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Time to go, Theresa May told as she faces Cabinet high noon

Evening Standard logo Evening Standard 14/05/2019 JOE MURPHY, NIcholas Cecil

Theresa May smiling for the camera © Provided by Independent Digital News & Media Limited

Theresa May faced a Cabinet showdown over Brexit today as senior Conservatives warned her to resign as Prime Minister within weeks — or be forced out.

Just hours before the crunch meeting at No 10, the Prime Minister gave a concession to furious Tories by ruling out a “permanent” customs union deal with Labour.

But Mrs May appeared to be clinging to hopes of a compromise that would involve a temporary customs union lasting until the next general election. Cabinet Right-winger Andrea Leadsom, the Commons Leader, upped the pressure by telling reporters on her way to Downing Street that Brexit needed to be “urgently” settled.

“We had the local elections a couple of weeks ago and I totally get the message,” said Mrs Leadsom, a likely leadership contender, referring to the disastrous results for her party. “We’ve got to get on with Brexit, we have to deliver it. So whatever that takes we have to deliver Brexit urgently.” Tensions rose when 13 former Cabinet ministers and the chairman of the 1922 Committee of Tory backbenchers wrote to Mrs May warning her that if she backed “any customs union” with Labour she would forfeit the “loyal middle of the Conservative Party”.

A No 10 source suggested a temporary customs deal with a clear exit clause could be on the cards. He said: “We will not sign up to a permanent customs union. We are trying to find a compromise on customs as an interim position or a stepping stone. Both sides agree that no Parliament can bind a future government and most EU trade deals have a six- to 12-month exit clause.”

Theresa May posing for the camera: Under pressure: Theresa May leaves the House of Commons on Monday (PA) © Provided by Independent Digital News & Media Limited Under pressure: Theresa May leaves the House of Commons on Monday (PA) But both Mrs May and Labour leader Jeremy Corbyn came under huge pressure from their backbenchers and some frontbenchers not to strike a bargain in cross-party talks that would alienate supporters.

Sir Geoffrey Clifton-Brown, treasurer of the 1922 Committee, warned Mrs May to step down voluntarily or risk a vote of no confidence under new rules.

He even urged her to go within days to limit the battering that the Conservatives are facing in the European Parliament elections on May 23.

“I would like her to go, preferably before the European elections ... but if not, fairly soon afterwards,” the veteran MP, who could be key in triggering new leadership rules designed to push Mrs May out, told the Evening Standard. “She should go by early to mid-June.”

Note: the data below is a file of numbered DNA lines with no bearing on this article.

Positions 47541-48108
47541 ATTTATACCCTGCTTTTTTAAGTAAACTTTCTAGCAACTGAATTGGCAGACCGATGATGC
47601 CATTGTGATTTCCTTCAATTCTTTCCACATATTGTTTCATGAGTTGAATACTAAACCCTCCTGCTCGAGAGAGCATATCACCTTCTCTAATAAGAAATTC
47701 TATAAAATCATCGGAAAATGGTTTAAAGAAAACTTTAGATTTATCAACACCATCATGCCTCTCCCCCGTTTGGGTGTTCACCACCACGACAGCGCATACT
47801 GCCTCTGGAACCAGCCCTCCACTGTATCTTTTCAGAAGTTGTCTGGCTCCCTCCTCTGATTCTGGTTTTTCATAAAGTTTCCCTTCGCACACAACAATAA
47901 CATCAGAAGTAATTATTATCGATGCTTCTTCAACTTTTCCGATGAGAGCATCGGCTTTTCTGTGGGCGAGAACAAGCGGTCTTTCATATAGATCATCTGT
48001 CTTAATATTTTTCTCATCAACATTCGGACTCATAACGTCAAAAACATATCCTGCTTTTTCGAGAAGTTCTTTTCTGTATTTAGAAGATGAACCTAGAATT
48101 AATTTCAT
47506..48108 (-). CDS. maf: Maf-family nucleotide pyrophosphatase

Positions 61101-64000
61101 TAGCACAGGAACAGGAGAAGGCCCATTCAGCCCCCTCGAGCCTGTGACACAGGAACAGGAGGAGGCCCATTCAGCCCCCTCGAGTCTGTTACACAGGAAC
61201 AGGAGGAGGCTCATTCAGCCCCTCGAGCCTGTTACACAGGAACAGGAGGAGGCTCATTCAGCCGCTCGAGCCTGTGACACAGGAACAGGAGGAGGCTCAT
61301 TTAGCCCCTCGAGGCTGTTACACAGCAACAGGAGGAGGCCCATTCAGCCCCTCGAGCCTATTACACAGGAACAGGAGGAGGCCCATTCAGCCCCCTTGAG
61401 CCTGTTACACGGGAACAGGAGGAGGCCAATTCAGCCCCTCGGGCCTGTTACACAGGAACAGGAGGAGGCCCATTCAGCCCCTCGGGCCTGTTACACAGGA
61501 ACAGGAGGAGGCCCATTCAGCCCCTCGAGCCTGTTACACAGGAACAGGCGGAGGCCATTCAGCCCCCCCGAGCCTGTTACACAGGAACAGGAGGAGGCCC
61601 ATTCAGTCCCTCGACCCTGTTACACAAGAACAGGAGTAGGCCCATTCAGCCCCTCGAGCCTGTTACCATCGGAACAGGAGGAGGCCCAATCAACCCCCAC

Theresa May wearing glasses and smiling at the camera: image © Provided by Independent Digital News & Media Limited image Mrs May is set to meet the 1922 committee executive on Thursday after it requested that she set out a timetable for leaving Downing Street. The committee voted nine to seven last month against bringing in new rules that would allow a fresh confidence vote in Mrs May’s leadership before December, and the decision is now on a knife-edge.

Sir Geoffrey was the third senior 1922 member to issue public warnings today, alongside committee chairman Sir Graham and committee co-secretary Nigel Evans.

Sir Geoffrey was reported to have voted against changing the rules last month and now ready to change sides. He refused to discuss proceedings at the committee, but believed colleagues may be “motivated to take action” if Mrs May refuses to give a timetable. Mr Evans branded the talks with Labour as a “cosmetic exercise” and echoed the warning against a customs union.

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“We took a pasting in the local elections very recently and we’ve got the European Union elections coming up,” he told Sky News.

“If we carry on with these talks, and if we carry on with this stalemate, then clearly we need to know exactly when the Prime Minister is going to go from No10.”

Mrs May’s top Brexit negotiator Olly Robbins travelled to Brussels today to seek to hold talks on reopening the political declaration in the withdrawal deal to reflect any agreement between No 10 and Labour. However, no talks were scheduled today, sources said. Mr Corbyn came under fire from both pro-Remain and pro-Brexit Labour MPs at a stormy meeting of the Parliamentary Labour Party last night.

Wes Streeting, the Ilford North MP, warned Mr Corbyn that he would lead them to electoral defeat and was “a bigger issue for us than Brexit”.

Explaining his position on Twitter, Mr Streeting said: “I only said what too many say in the tea room, but won’t say to Jeremy’s face, about what voters are saying on the doorsteps. It wasn’t this bad with Ed [Miliband]. Some of us warned back then that we’d lose in 2015. We weren’t listened to then either, leading to Tory majority and Brexit.”

Pro-Remain MP Peter Kyle told the Labour leader their message on a second referendum had been too complicated and had left voters perplexed.

Pro-Brexit MP John Mann called on Mr Corbyn to give MPs a free vote on Brexit issues to reflect the divisions in the party and the country.

A senior Labour source told the Standard that yesterday’s cross-party talks “did not yield substantive progress”.


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